Elizabeth Cady Stanton (1815-1902)

    Contributing Editor: Judith Wellman

    Classroom Issues and Strategies

    Stanton's autobiography reads well, in a fresh, personal, and modern style. Students do, however, benefit from some introduction to the Seneca Falls Declaration of Sentiments.

    I usually ask students to analyze the Declaration of Sentiments in two ways:

    1. How is it like/unlike the Declaration of Independence? It is almost identical to the Declaration of Independence in the preamble, except for the assertion that "all men and women are created equal." It is also divided into three main parts, as is the Declaration of Independence. Instead of grievances against King George, however, the Declaration of Sentiments lists grievances of women against the patriarchal establishment. Supposedly, the women tried to use the same number of items in 1848 as the Second Continental Congress incorporated in 1776, but the 1848 document actually contains one or two fewer.

    2. How many grievances of 1848 are still issues for feminists today? Asking students to list them or to compare them with the issues raised at the 1977 Houston convention, ending the International Women's Year, works well.

    3. Professors might ask students to imagine they were present at the Seneca Falls convention. Would they have signed this document? Why or why not?

    4. Students might also imagine they were Elizabeth Cady Stanton in 1848. What was her state of mind? Does this document reflect her personal life or only her political ideals?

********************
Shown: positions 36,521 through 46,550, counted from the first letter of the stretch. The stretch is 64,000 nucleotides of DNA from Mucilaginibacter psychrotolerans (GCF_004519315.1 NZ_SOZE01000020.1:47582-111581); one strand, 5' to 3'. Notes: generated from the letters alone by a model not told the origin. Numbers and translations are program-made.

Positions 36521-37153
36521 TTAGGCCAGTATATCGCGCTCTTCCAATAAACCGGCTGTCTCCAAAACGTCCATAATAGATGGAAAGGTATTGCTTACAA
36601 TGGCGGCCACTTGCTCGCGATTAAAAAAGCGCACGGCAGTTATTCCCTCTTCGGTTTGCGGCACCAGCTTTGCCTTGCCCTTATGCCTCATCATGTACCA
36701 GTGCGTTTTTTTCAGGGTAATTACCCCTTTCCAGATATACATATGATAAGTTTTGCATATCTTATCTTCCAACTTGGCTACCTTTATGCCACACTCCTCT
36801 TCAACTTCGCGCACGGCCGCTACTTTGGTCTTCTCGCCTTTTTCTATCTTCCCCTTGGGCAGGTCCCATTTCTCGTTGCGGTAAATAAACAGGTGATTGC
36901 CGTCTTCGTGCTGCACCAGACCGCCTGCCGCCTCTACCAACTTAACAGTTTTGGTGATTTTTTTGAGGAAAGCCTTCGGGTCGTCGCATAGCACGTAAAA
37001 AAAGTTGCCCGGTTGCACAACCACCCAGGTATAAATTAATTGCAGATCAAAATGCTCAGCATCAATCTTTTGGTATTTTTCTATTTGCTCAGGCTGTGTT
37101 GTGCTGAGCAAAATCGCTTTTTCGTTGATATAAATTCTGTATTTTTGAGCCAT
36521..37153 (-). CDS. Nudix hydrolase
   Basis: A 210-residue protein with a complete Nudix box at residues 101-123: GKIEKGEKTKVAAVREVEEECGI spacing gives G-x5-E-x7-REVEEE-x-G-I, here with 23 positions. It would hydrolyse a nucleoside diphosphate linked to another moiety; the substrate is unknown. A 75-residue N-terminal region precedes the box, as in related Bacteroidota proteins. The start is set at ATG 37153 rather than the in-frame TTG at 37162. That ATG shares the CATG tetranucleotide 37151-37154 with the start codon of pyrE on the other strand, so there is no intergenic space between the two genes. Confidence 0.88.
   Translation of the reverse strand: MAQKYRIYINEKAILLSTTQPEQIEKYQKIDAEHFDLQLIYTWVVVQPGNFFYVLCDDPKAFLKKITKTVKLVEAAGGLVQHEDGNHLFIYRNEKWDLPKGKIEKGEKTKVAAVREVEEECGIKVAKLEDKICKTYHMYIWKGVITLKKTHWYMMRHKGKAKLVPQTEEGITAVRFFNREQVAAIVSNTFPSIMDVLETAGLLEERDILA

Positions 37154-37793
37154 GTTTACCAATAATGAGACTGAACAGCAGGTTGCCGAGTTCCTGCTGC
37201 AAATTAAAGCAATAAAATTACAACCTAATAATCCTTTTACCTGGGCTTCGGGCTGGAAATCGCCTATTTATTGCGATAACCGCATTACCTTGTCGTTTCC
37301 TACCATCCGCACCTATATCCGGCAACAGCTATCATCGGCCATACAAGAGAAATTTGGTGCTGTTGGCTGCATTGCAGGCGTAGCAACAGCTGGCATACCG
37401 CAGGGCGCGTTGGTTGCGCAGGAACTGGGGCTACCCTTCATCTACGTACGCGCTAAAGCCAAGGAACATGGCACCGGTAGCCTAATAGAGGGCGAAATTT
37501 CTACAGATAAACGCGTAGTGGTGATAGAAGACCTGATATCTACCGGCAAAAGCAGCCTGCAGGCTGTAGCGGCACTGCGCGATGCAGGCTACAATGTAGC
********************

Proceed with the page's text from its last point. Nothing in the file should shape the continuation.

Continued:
5. Ask students (individually or in groups) to select the one or two grievances from 1848 that they would consider important issues today and to defend their choices in writing or in class discussion. Or ask them to choose one or two contemporary issues that did not appear in the Declaration of Sentiments and to consider why they are important today but were not stated publicly then.

    6. Students are often amazed that women were citizens without citizenship rights. They are also amazed at how many issues from 1848 are still unresolved. They have no trouble agreeing that "all men and women are created equal" but they do not always agree on what that means.

    They ask about how well this Declaration was received (widely reported, mixed reception), and they are curious about the relationship between Elizabeth and Henry (difficult even for scholars to figure out).

    Major Themes, Historical Perspectives, and Personal Issues

    1. What was the political and legal position of women in the early Republic? Were women, for example, citizens? What did citizenship mean for women?

    2. What alternative vision did the women and men who signed the Seneca Falls Declaration of Sentiments propose for women?

    3. To what extent did the Declaration of Sentiments reflect issues in Stanton's personal life, as well as in her political ideals?

    Significant Form, Style, or Artistic Conventions

    Contrast between the Declaration of Sentiments, with its attempt to reflect revolutionary writing and therefore revolutionary, egalitarian ideals, and Stanton's own account of her life, designed to emphasize her own experiences, which results in a more direct and personal style.

    Original Audience

    Professors might emphasize the universal character of the Declaration of Sentiments. It was not designed to appeal to some Americans only but to all Americans.

    Comparisons, Contrasts, Connections

    Comparisons with the Declaration of Independence and with the report from the Houston convention are both useful.


    Flexner, Eleanor. Century of Struggle. Rev. ed. Cambridge: Harvard University Press, 1979. Chapter 5.

    Griffith, Elisabeth. In Her Own Right: The Life of Elizabeth Cady Stanton. New York: Oxford University Press, 1984. Chapter 4.

    Melder, Keith. Beginnings of Sisterhood: The American Women's Rights Movement, 1800-1850. New York: Schocken Books, 1977. Chapters 8 and 10.

    Stanton, E. C. "Address Delivered at Seneca Falls," July 19, 1848. In Elizabeth Cady Stanton, Susan B. Anthony: Correspondence, Writings, Speeches, edited by Ellen Carol DuBois, 27-35. New York: Schocken, 1981.